Under informational, you’ll be sharing the type of work you create and help your students create.

For inspirational, you’ll be sharing student success stories, insights into how to do whatever it is that you teach even better and showcase pieces that your going to help your students re-create.

When it comes to anecdotal posts, this is where you’ve been sharing student or personal transformations, perseverance and overcoming obstacles or barriers. And in this type of post, you generally also call out the silver lining to the story.

Promotional posts are those that are inviting people to sign up for your programs, stopy by your studio, purchase your or students’ work and otherwise promote some kind of financial transaction.

And our miscellaneous posts are those that don’t fall into any of the other categories but that help to create a well rounded profile or page.

Now that you’re shifting your messaging to be less location specific, and feel just, well, different.

Informational posts need to extend beyond location and might swap out location specific terms like the name of your local mall or neighborhood park for more abstract terms like nature walks and big box stores (because those are found nationally/internationally)

Inspirational posts can reach across time and space, they can draw upon a weather or cultural event in another place. If it’s Cherry Blossom season in Washington D.C. but you’re in Minnesota and you’re still in the depths of winter, an inspirational post could draw upon the contrasts and how your style of art instruction helps people no matter what the season is outside create beautiful spring scenes. Just because you don’t have spring yet, doesn’t mean you can’t draw upon the springtime inspiration. That type of post wouldn’t work if you were just looking to reach people in Minnesota most of the time!

Anecdotal posts are super fun when you are able to draw upon online experiences as well as in person experiences. There are subtle and obvious differences between the two forms of interaction. And sometimes the best results come from the most unusual circumstances. When you’re just getting started shifting online, you might not have any distance teaching anecdotes but as you build your business these are going to come!

Promotional posts are actually the type of post that are going to change up the most, as you probably expected… These posts need to call out the reason why now is the best time for your new and returning students to jump into whatever it is that you’re offering. If you have always offered weekend workshops or evening classes, and now you’re offering that programming in a non-time dependent manner, then suddenly you can call out the fact that your new program can fit into any schedule without worrying about traffic, meals and carpools. If you are retaining a live component call out the fact that there is a live component which has all the benefits of in person workshops and classes but with the convenience of attending from anywhere.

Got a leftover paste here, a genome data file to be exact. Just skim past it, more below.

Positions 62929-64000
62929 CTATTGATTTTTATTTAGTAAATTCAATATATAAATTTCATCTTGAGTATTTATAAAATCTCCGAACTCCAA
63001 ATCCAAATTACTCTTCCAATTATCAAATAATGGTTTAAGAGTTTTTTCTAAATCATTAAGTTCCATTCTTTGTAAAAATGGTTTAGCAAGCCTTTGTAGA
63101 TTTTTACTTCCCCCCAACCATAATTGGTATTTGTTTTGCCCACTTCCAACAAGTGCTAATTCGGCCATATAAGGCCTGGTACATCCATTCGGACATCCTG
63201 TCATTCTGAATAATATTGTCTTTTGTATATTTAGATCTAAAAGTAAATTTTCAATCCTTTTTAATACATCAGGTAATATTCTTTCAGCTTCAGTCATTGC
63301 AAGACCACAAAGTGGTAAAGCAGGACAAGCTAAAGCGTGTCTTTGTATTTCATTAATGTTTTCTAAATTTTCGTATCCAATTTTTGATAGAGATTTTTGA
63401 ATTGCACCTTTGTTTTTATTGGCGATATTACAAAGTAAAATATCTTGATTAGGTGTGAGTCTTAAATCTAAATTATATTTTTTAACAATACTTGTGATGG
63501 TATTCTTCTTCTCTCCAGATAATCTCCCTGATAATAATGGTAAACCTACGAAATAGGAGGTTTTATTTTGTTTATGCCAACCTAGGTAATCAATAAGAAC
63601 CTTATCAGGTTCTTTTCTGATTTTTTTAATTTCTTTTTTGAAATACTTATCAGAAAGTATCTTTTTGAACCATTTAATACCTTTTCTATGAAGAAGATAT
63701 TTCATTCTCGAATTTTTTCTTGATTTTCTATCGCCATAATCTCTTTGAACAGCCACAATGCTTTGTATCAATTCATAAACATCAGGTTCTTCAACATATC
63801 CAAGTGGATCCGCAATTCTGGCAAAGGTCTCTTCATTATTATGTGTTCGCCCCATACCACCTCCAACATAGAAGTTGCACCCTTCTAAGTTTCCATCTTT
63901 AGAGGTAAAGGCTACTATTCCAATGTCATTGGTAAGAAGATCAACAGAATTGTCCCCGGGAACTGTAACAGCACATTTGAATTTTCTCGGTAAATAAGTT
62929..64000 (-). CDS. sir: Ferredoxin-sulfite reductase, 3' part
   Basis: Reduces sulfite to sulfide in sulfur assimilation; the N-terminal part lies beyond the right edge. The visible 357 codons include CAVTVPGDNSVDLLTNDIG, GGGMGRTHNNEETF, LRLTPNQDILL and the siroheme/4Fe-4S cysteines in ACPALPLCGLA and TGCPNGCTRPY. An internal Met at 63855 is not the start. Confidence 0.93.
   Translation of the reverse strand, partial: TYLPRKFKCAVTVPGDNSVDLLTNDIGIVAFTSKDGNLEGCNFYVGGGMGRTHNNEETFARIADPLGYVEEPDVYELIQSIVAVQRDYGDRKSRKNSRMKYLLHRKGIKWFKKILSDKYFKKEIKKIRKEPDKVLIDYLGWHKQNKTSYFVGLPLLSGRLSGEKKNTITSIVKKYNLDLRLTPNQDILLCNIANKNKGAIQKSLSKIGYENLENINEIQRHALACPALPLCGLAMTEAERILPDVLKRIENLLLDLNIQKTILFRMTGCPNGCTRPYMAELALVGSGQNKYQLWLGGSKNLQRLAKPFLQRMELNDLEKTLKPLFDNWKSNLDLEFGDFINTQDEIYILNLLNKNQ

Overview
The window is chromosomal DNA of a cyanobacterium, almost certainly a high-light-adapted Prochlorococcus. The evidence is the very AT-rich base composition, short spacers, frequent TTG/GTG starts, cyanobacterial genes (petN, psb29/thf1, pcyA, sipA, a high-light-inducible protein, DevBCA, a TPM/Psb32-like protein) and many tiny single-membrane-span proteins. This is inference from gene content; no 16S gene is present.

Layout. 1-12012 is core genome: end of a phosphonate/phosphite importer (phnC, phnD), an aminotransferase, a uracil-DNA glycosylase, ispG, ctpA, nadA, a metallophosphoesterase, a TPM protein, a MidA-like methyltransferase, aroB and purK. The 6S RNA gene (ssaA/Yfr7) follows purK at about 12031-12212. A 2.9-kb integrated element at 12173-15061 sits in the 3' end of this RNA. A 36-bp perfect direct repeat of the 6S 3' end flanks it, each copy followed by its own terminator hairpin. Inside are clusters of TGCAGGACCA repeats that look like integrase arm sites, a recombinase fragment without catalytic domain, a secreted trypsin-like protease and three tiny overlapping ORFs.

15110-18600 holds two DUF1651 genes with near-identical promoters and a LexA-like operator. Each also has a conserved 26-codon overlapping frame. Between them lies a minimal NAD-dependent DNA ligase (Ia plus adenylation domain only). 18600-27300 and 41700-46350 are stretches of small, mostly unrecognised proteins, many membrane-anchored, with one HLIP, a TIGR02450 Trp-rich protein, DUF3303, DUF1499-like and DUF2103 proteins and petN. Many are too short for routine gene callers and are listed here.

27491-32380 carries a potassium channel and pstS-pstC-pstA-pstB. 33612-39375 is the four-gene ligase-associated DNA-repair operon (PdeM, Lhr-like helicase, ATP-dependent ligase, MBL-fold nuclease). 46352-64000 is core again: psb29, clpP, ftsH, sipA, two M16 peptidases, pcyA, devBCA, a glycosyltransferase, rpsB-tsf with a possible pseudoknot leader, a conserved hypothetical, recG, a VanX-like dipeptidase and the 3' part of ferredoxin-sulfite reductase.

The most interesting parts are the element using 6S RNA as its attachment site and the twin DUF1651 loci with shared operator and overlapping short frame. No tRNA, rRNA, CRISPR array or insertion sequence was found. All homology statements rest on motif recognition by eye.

A few other things to keep in mind as you’re expanding online…

Your biggest asset that puts you miles ahead of other aspiring online business owners is that you have an established customer base. The people who have been working with you locally are poised to be your first set of online students. Keeping them top of mind and understanding what’s going to motivate them to continue working with you on your new platform. So, when it comes to posting on social media, make sure that you address their fears and hopes.

And, just because you’re going online doesn’t mean that you are abandoning your local community — make sure that your Instagram profile and Facebook page retain your local appeal. While we’re in the middle of the COVID-19 pandemic at the time of this recording, at some point in the future you will be able to go back to the studio and work with your students in person if you choose to do so.

So, to quickly recap, when you start setting your profiles up as you’re getting ready to expand online, you’ll want to tweak your bio, make sure that you have a good profile image and add depth to your content by keeping your local and loyal clients at the forefront of your messaging but make it accessible and available to a larger audience.

And with that, let’s call this episode a wrap. Again, sign up for the Expand Online Summit by clicking here. If you’re listening or reading this after May 10th, 2020 go there anyway, I’ll have something on that page to make sure that you have the tools you need to expand your art education business online!